For a map $f\colon X\to X$, a point $p\in X$ is called non-wandering, provided for every neighborhood $U$ of $p$ there exists an integer $n>0$ such that $f^n(U)\cap U\neq\emptyset$.

Sometimes, I also read the following definition:

For either maps or flows a point $p\in X$ is said to be a nonwandering point, if given any neighborhood $U$ of $p$ there exists a sequence of times $t_n\to\infty$ such that $f^{t_n}(p)\in U$ for all $n$. Hence, non-wandering points are points whose neighborhoods the map visits infinitely often.

Are these definitions equivalent? Does the first definition also imply that each neighborhood of $p$ is visited infinitely often?


The second definition is dubious; I would call such a point recurrent instead. They are not equivalent: for example, take $f:[0,1[\to[0,1[$, $f(x)=2x \pmod 1$. Then $x=1/2$ is a nonwandering point (in fact the nonwandering set is $[0,1[$ itself), but it's certainly not recurrent in the previous sense since $f^n(x)=0$ for all $n>0$.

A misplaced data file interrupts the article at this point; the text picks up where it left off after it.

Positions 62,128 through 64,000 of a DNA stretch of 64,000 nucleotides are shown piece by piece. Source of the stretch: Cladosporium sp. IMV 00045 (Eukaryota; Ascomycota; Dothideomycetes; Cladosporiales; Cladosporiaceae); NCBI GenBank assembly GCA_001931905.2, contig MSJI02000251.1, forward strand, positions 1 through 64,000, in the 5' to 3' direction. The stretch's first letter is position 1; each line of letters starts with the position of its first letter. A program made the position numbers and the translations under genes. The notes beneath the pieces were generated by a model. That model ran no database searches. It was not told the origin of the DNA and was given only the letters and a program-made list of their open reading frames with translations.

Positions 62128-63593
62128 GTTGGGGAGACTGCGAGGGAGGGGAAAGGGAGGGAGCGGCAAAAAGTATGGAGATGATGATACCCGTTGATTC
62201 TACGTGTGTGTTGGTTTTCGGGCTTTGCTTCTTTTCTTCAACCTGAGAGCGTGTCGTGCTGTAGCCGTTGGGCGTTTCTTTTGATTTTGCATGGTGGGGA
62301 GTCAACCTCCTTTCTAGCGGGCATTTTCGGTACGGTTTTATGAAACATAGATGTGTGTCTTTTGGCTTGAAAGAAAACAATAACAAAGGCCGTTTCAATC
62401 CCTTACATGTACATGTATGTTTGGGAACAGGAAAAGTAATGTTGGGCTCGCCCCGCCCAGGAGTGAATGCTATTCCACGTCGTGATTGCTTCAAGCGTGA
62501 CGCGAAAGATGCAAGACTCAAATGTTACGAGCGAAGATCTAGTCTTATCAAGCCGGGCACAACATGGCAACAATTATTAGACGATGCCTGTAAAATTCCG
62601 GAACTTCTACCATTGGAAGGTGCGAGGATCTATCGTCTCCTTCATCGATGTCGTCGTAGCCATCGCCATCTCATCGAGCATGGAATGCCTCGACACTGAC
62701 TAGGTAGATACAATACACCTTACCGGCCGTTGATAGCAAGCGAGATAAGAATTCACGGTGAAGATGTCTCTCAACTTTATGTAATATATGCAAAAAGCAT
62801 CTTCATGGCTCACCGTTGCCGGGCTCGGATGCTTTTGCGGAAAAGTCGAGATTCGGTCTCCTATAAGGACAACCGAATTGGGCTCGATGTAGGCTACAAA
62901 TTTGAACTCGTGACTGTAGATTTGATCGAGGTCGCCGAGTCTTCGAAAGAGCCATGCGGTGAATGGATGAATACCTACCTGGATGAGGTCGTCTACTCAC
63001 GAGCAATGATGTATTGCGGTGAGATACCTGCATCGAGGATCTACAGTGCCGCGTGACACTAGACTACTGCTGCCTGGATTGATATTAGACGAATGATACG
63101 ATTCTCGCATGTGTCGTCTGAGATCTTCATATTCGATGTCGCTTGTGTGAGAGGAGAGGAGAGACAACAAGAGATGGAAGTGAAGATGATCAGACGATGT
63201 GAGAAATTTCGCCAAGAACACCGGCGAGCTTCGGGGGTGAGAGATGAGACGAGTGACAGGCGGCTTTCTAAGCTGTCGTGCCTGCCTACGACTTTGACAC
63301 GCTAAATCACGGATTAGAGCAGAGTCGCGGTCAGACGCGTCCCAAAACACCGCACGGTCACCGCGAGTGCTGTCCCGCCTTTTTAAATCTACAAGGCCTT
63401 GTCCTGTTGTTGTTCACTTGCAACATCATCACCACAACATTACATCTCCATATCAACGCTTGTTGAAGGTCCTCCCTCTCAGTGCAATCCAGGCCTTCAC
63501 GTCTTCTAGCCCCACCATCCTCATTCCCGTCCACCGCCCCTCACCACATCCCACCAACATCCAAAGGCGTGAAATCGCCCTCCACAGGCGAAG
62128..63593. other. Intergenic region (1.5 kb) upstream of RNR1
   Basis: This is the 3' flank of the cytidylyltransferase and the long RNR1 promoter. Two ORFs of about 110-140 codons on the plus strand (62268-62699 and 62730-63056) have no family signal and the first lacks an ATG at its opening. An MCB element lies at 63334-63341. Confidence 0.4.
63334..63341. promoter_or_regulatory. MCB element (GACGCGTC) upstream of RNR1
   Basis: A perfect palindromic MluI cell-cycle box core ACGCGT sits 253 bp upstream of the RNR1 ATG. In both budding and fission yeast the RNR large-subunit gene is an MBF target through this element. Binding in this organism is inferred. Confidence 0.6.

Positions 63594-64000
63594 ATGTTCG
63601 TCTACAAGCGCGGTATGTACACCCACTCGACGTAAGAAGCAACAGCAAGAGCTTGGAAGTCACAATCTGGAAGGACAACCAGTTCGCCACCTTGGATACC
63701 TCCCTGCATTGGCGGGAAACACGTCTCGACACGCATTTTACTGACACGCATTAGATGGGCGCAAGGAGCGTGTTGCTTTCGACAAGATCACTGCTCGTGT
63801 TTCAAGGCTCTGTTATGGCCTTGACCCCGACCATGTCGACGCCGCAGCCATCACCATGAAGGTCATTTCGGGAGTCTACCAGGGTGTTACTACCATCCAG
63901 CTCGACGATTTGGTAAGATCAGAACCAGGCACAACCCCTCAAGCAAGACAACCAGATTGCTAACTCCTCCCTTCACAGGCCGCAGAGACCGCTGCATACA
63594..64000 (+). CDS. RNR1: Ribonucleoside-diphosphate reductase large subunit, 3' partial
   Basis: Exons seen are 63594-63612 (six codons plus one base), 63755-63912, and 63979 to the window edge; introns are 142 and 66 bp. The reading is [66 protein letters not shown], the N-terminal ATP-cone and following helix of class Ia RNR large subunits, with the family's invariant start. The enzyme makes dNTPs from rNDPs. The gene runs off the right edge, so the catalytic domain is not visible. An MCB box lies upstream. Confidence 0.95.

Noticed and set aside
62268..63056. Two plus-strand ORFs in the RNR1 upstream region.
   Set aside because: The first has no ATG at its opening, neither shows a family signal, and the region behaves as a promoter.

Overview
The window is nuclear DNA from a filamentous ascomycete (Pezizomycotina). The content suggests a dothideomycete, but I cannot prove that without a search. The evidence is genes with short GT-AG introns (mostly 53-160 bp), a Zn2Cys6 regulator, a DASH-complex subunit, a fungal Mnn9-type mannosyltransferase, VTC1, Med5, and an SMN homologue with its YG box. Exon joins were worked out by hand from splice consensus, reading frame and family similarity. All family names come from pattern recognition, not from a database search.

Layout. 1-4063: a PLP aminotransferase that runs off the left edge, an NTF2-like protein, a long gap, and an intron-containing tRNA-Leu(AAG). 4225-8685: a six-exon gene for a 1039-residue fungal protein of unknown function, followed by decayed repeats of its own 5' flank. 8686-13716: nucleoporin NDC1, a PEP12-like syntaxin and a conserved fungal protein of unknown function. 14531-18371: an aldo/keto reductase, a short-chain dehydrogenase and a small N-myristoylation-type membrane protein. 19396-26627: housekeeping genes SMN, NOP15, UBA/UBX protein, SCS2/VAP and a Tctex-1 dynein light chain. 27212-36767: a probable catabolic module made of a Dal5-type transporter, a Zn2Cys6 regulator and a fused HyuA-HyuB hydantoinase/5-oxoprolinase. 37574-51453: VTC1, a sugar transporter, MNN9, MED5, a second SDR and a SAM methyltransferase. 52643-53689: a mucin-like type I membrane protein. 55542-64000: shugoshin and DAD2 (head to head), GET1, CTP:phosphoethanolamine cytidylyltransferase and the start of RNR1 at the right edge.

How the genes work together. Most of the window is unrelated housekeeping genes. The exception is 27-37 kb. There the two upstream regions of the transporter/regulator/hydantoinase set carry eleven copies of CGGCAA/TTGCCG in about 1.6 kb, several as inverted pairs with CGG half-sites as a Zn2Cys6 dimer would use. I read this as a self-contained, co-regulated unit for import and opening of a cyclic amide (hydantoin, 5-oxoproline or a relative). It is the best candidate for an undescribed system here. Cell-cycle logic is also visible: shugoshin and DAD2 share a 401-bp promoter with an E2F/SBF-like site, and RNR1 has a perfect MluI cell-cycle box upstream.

And yes, in the first definition, you can ask $n$ to be arbitrary large, at least for metric space. Assuming it's not, notice that $$N(U)=\sup \{ n>0 \, : \, f^{-n}(U)\cap U\neq \emptyset \},$$ is decreasing as the neighborhood $U$ decreases. Thus, you have a countable basis $(U_k)_k$ of decreasing neighborhood of $p$, $N(U_k)$ is a decreasing sequence of positive integers, so is constant, equal to some $N$, for $k$ sufficiently large.

Now consider a point $x_k\in f^{-N}(U_k)\cap U_k$, which exists since it's a non-empty set. The sequence $(x_k)_k$ must converge to $p$, but so does $f^N(x_k)$ since these are elements of $U_k$. By continuity, $f^N(p)=p$ so $p$ is periodic, and clearly periodic points come back infinitely often (contradicting the assumption).


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